Climate Central’s analysis shows how much hotter parks are projected to get later this century.
More than 160,000 people living in South Carolina are especially vulnerable to extreme heat.
Summers are getting muggier as the dewpoint temperature rises
Currently, South Carolina averages 25 dangerous heat days a year. By 2050, South Carolina is projected to see nearly 90 such days annually.
By 2050, the typical number of heat wave days in South Carolina is projected to quadruple from 15 to nearly 60 days a year.
New research using GPS and prehistoric data has shown that nearly the entire coast is affected, from Massachusetts to Florida and parts of Maine... More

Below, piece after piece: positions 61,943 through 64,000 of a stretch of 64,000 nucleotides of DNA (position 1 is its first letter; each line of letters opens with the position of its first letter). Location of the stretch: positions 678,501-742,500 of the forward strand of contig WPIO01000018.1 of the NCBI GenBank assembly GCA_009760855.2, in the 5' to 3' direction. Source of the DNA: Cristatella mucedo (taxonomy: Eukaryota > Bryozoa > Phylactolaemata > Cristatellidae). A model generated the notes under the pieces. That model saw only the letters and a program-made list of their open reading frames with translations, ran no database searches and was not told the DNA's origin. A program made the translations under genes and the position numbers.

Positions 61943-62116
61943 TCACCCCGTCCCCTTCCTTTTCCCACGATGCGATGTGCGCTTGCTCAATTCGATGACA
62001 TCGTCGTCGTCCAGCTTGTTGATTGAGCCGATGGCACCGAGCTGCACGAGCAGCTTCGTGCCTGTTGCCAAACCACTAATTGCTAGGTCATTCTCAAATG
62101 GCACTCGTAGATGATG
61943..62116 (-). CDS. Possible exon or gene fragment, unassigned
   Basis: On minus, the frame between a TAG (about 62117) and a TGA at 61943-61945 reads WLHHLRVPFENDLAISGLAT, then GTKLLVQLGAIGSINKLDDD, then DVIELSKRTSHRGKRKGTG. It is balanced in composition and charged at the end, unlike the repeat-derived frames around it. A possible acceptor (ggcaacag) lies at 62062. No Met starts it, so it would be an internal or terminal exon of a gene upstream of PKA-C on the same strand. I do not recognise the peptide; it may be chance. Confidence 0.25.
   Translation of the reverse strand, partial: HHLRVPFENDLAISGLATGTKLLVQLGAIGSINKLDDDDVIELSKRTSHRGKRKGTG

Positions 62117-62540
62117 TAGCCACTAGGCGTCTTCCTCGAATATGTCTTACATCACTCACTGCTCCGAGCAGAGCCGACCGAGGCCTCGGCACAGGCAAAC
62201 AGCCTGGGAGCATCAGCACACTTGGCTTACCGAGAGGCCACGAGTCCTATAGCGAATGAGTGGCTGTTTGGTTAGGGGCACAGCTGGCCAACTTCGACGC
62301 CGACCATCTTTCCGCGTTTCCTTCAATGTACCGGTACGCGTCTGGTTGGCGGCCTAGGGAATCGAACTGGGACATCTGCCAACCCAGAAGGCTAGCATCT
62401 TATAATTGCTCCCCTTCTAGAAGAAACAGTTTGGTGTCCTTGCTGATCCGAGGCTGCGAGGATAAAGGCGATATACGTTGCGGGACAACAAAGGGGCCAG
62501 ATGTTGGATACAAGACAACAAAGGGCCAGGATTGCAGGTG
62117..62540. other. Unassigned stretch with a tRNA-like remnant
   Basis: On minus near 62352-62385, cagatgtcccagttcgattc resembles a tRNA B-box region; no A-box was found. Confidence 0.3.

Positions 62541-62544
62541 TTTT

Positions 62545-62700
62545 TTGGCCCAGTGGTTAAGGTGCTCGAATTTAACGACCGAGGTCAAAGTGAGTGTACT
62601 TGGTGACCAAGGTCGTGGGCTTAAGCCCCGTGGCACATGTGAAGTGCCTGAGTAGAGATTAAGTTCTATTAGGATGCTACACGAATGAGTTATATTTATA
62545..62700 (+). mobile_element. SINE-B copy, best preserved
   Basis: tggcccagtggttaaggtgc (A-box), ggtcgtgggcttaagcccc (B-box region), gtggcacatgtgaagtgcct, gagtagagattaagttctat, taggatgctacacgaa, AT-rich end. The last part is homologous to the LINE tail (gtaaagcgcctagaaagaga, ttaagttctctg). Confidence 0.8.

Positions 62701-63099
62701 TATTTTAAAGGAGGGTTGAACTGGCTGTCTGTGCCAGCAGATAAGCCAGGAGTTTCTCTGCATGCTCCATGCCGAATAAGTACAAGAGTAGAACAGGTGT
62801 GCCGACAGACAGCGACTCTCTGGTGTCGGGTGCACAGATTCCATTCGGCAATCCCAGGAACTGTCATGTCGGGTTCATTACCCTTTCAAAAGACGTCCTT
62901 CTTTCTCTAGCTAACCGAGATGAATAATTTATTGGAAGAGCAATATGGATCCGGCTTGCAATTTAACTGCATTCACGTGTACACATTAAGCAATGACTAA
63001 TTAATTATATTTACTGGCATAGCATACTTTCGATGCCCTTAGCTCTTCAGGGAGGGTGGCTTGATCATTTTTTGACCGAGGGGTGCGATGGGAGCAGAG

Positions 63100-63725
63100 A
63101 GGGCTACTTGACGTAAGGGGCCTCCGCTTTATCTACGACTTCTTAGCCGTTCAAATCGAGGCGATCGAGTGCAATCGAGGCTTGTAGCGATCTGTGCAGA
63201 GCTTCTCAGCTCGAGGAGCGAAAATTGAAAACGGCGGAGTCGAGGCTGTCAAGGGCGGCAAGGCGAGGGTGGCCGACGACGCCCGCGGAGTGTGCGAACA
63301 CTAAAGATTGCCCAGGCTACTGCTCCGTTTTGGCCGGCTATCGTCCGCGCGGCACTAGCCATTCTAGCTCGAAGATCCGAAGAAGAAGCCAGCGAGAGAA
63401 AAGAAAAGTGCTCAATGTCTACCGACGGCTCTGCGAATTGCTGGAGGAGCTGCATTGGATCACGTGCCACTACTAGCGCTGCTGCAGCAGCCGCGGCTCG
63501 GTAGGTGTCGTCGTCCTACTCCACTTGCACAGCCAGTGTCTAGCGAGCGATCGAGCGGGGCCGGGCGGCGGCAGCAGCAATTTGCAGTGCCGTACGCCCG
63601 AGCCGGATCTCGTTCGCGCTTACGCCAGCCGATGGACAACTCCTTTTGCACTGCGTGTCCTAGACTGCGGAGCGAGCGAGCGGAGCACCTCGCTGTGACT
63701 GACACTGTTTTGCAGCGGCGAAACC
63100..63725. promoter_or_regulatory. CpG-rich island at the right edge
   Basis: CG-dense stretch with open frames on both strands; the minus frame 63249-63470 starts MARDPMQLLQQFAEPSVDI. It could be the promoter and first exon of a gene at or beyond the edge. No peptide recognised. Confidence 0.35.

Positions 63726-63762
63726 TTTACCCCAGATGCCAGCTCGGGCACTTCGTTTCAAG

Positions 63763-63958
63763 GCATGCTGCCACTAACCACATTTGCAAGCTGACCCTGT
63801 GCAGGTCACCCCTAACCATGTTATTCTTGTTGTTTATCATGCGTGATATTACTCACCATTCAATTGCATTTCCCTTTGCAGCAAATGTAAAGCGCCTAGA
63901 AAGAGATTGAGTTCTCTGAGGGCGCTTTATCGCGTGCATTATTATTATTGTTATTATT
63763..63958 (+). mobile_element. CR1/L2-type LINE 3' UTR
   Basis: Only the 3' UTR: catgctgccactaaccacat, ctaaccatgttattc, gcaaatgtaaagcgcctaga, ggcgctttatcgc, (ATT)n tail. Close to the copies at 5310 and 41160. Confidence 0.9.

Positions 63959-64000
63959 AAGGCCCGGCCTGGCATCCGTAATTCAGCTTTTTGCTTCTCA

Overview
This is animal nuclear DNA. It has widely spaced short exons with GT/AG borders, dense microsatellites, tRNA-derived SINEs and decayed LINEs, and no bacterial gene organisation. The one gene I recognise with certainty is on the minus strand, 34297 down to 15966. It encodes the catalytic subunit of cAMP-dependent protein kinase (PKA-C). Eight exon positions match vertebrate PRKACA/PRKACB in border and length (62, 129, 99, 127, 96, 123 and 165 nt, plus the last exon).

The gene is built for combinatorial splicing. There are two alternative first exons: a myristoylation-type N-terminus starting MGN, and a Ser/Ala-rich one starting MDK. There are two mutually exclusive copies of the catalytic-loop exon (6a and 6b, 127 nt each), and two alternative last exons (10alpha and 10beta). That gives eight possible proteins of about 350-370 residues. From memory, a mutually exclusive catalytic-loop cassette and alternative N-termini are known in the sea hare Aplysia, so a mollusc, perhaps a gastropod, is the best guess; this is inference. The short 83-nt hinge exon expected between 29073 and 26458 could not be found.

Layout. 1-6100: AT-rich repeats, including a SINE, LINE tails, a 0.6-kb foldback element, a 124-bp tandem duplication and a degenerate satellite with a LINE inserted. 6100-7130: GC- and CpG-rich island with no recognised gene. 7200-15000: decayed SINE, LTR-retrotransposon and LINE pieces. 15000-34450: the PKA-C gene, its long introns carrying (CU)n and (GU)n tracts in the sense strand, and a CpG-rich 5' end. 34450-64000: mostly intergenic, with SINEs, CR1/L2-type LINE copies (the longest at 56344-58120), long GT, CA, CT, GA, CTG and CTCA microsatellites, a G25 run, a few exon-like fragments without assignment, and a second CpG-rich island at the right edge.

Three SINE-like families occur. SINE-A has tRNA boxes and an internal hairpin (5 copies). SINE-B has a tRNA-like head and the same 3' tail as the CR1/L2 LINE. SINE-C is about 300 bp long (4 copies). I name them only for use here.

From South Carolina to Texas to West Virginia and Maryland, each instance of extreme rainfall and subsequent flooding raises questions about the potential role of climate change in making such events more likely... More
Tinder-dry conditions that have resulted from months with little to no rain and toasty fall temperatures have allowed the fires to reach unusual heights. More
The risk posed by future storms like Sandy is only going to increase due to climate change. The potential for stronger storms and rising seas mean Sandy-level flooding could could occur once every 23 years as opposed to once every 400... More